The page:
A few years ago my Bernese Mountain Dog, Bella (age 2 at the time), stopped eating for a few days. Berners can be finicky and don’t always eat voraciously, but by day 3, I was concerned. I brought her to the vet and they immediately identified something was wrong with her abdomen. An x-ray confirmed that she had an intestinal blockage and surgery was necessary. The quote for the surgery was several thousand dollars.
I won’t lie—the cost made me wonder for half a second if it was worth it. We didn’t have pet insurance and it would significantly set our budget back. Another half second and I knew we had no choice—this would be a major unexpected expense.
Most families do a great job of managing their day-to-day expenses but fall short of planning for the unexpected. You, like me, often get derailed by expenses such as pet emergencies, home repairs, car accidents or storm damage.
There is no way to predict when these crises will happen, but there are things you can do to plan for them. Here are some tips to help plan for the unexpected.
Prepare for lumpy expenses
Not all expenses are exactly unexpected, but they may be lumpy. For example, property taxes or insurance premiums may be paid once or twice a year. Set money aside each month to fund these expenses when they are due.
Budget for home maintenance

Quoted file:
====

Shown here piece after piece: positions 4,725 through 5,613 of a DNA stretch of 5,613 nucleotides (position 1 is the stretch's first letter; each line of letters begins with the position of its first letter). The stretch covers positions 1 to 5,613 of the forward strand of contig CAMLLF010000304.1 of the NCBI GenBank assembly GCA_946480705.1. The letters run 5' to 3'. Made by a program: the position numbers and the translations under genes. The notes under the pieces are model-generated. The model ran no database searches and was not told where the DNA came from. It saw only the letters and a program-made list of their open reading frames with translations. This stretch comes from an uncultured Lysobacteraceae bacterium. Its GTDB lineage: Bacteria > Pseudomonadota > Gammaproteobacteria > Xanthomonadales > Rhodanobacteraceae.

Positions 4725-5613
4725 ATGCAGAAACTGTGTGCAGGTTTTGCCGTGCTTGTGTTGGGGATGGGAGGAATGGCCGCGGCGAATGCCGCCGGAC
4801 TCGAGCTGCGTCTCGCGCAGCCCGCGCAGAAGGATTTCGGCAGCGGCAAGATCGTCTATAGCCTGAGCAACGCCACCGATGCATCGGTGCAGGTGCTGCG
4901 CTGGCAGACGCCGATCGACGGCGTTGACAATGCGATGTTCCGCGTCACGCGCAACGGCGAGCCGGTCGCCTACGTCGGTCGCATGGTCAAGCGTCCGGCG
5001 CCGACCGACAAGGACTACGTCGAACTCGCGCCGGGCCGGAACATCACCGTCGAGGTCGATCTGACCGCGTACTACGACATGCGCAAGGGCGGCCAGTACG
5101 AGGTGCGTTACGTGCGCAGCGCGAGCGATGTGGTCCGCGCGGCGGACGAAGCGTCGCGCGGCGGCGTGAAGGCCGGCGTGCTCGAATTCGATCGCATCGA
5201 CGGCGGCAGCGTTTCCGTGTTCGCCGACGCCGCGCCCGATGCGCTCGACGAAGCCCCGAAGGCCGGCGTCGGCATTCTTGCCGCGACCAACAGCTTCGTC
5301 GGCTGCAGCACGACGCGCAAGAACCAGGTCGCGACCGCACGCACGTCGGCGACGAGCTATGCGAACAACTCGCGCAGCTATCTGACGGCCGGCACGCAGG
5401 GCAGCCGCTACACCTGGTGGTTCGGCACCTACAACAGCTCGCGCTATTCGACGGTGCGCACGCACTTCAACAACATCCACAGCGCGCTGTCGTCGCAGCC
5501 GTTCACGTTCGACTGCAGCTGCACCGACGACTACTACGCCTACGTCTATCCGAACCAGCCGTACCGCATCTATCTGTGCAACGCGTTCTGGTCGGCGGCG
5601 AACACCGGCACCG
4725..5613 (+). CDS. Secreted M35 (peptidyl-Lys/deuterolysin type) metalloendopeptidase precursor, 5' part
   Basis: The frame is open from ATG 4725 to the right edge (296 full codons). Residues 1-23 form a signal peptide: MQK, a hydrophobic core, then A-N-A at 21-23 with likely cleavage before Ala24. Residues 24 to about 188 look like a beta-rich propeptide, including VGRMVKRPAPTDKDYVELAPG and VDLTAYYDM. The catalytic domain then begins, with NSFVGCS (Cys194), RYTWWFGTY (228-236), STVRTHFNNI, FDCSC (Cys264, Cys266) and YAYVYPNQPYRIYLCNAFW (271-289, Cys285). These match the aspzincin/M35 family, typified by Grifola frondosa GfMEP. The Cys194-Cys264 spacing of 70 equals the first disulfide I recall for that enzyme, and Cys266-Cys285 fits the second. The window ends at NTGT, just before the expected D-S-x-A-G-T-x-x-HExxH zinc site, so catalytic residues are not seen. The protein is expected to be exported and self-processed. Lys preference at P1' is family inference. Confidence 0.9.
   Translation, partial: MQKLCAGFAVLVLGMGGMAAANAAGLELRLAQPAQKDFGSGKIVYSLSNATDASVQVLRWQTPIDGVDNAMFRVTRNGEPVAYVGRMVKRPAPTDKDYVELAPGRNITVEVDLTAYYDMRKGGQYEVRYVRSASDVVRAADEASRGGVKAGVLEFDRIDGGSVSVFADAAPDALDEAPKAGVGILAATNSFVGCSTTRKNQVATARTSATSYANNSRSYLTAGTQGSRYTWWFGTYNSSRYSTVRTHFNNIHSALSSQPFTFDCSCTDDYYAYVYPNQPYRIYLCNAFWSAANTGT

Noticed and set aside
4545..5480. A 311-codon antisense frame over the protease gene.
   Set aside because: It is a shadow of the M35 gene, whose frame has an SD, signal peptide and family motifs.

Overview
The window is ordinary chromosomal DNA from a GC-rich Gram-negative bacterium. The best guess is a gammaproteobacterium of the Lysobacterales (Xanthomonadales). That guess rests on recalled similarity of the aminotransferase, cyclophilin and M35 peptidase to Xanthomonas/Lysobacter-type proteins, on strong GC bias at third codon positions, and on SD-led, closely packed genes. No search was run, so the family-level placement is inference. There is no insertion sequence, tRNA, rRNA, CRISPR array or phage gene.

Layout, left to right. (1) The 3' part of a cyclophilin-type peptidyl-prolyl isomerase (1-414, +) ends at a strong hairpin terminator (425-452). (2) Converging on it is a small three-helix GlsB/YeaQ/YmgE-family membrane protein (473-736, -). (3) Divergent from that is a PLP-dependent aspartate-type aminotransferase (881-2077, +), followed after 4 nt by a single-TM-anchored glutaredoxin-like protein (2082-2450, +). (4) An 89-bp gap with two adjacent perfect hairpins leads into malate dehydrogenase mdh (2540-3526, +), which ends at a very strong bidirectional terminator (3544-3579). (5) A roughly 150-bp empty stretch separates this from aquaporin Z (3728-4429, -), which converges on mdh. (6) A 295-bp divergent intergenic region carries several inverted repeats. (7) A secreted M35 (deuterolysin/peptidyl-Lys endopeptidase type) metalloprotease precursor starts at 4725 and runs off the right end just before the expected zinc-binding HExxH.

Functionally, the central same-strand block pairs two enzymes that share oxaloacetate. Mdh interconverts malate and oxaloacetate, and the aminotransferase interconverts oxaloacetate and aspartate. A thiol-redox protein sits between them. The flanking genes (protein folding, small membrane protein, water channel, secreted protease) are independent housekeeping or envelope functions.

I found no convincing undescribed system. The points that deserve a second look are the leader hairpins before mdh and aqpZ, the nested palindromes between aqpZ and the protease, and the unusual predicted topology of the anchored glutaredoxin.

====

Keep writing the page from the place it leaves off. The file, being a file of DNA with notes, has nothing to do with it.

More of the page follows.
If you own a home, build 2% of its fair market value into your annual budget to cover maintenance. When the furnace breaks, you will have the money set aside to replace it.
Include a “miscellaneous” line item in your budget
While you can’t predict the specific unexpected expense that will arise in any given year, you can count on something coming up. Review your unexpected expenses from recent years to gauge how much you might set aside in your miscellaneous budget category.
Learn to say no
If family asks you to help pay for an expense, make sure you understand how it affects your own financial future. Don’t help pay for your granddaughter’s college if it sets back your own retirement plans.
When we picked Bella up from the vet, the surgeon identified the mass as the inside of a baseball. One of my sons had been practicing in the backyard and left a few stray ones around. Soon after surgery, I had Bella outside as I was getting the mail. When I turned to go back inside, she had a baseball in her mouth. We now have a line item in our budget for Bella.